INTELLIGENT WORK FORUMS FOR ENGINEERING PROFESSIONALS
Come Join Us!
Are you an Engineering professional? Join EngTips now!
 Talk With Other Members
 Be Notified Of Responses
To Your Posts
 Keyword Search
 OneClick Access To Your
Favorite Forums
 Automated Signatures
On Your Posts
 Best Of All, It's Free!
*EngTips's functionality depends on members receiving email. By joining you are opting in to receive email.
Posting Guidelines
Promoting, selling, recruiting, coursework and thesis posting is forbidden.

checker plate floor loading

Pete2006 (Structural) (OP) 
17 Apr 07 8:01 
Existing 1/4" thick steel checker plate floor is under scrutiny. I'm having difficulty finding a method to determine the maximum allowable concentrated load. A typical plate is rectangular and simply supported on four sides, is removable so not fastened to supports. The load is gravitational so is perpendicular to the plane of the plate. The plates vary in size but an example would be 3 feet by 4 feet. Any thoughts? 

ChipB (Structural) 
17 Apr 07 8:21 
To truly calculate it, you could do a FEA.
Personally, I'd use the "Floor Plate Bending Capacity" tables in the Steel manual, and calculate the equivalent point load from the moment the uniform load would create. Page 2145 in the 9^{th} Ed. Pages 3154 & 155 in the 13^{th} Ed.
Hope it helps 

brane23 (Structural) 
17 Apr 07 10:48 
I agree with ChipB... Also, in Table 318a, you have the moment of intertia per one inch strip. You can calculate your maximum allowable deflection... I'm sure "what it looks like" is more of a concern than the actual yielding anyway. 

Roark's formulas for stress and strain. 6th ed. Table 26 Case 1b.
a=4 b =3. b/a = 1.33 Beta = 0.74 Alpha = 0.0093
Max def = alpha x W x b x b / ( E x t x t x t)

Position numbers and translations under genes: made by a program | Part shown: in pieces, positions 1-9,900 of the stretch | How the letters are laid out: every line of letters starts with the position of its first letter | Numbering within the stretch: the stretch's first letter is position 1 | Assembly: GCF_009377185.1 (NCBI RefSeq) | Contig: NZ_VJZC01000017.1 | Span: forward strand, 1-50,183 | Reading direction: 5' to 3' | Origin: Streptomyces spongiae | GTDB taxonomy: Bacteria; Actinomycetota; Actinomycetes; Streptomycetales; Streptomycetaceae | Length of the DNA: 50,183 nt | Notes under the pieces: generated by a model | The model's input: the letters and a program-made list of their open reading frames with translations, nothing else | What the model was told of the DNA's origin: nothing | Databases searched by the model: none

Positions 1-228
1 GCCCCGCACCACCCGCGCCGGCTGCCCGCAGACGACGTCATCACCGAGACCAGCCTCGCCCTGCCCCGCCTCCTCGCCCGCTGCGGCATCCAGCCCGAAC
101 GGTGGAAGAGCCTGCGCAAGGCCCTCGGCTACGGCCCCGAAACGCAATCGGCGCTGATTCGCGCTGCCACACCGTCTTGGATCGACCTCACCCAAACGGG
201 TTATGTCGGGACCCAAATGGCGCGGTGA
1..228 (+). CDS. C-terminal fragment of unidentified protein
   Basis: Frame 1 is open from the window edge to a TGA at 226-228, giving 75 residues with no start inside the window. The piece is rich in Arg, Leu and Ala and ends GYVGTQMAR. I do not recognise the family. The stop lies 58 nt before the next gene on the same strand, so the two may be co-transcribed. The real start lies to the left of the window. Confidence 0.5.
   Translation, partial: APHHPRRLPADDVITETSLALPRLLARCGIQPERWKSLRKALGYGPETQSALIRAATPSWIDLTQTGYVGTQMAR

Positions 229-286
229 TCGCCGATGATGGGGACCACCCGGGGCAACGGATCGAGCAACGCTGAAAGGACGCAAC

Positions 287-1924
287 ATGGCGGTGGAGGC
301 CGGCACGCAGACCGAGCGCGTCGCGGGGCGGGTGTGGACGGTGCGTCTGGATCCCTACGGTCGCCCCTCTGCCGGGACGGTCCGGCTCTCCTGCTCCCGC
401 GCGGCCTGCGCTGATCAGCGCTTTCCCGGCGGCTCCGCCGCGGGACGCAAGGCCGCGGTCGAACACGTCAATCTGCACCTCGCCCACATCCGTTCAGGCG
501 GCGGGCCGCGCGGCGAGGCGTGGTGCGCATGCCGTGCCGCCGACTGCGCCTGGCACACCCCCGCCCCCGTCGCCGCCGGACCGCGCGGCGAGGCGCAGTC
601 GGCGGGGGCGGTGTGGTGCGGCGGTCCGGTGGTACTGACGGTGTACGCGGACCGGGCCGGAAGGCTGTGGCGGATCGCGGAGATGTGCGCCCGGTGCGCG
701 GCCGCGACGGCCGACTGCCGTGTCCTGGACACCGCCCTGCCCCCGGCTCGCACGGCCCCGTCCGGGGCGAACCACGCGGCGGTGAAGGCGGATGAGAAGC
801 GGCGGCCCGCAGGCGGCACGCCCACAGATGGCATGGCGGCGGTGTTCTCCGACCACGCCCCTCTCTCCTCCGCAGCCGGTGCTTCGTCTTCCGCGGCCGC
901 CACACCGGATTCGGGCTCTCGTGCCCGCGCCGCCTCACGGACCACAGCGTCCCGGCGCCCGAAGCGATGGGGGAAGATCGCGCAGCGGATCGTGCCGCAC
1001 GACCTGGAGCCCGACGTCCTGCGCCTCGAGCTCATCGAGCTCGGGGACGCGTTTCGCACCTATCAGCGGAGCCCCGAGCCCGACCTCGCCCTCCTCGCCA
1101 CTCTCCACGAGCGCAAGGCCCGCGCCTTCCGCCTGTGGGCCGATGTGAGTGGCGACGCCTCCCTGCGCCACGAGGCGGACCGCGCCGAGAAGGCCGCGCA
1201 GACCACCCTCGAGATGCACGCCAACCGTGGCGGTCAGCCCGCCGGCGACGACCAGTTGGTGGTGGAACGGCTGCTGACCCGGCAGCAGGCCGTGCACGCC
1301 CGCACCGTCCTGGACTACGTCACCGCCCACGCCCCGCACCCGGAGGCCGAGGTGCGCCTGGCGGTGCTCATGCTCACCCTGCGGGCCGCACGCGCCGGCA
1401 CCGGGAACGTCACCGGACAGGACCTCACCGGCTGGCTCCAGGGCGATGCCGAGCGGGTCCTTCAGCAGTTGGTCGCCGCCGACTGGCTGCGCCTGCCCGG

Max stress = (3W /(2 x pi x t x t)) x ((1 + poison ratio) x ln(2b/pi x r'o) + Beta))
r'o = sqrt (1.6 ro x ro + t x t). ro = radius of load contact 

miecz (Structural) 
17 Apr 07 13:14 
Bagman
My 5th Edition Table 25 shows:
alpha=.1478 at a/b=1.2 alpha=.1621 at a/b=1.4 

I think to get Roark's formula to work, you'll need dimensions in inches (to match PSI).
If I remember correctly, don't the building codes define what a "concentrated load" is? It's not a point load, it's something like 2' square (ie, space a person occupies) and that will make a sizable difference in your case. And that would put you closer to formula 1c rather than 1b in Roark's book. 

Pete2006 (Structural) (OP) 
18 Apr 07 7:56 
My calcs show that the method of finding an equivalent concentrated load from the distributed load tables in the steel manual is very conservative in comparison to the result given by Roark's formula from Table 26 case 1b. The resulting max point load per Roark is about twice that of the first method. The plate's support on four edges apparently makes the difference. The first method assumes support on only two edges. Thank you all for your help! 

Pete2006 (Structural) (OP) 
18 Apr 07 8:04 
Side note: Table 318a in Steel Manual gives moment of inertia per one foot of width, not one inch  a minor correction to the contribution by brane23. 

ASCE 705, 4.3 Concentrated load is over a 2.5' square area. 

Pete2006 (Structural) (OP) 
18 Apr 07 8:33 
I have ASCE 702 which reads "Unless otherwise specified, the indicated concentration shall be assumed to be uniformly distributed over an area 2.5 ft square and shall be located so as to produce the maximum load effects in the structural members." My particular situation falls under "otherwise specified". It is, however, good to know for other cases. 

miecz (Structural) 
18 Apr 07 10:11 
The alpha figures I posted earlier were, in fact, for Table 26, case 1b. Interpolating, I get alpha=.158, which gives 0.46" deflection under a 1 kip load. 

prex (Structural) 
19 Apr 07 3:05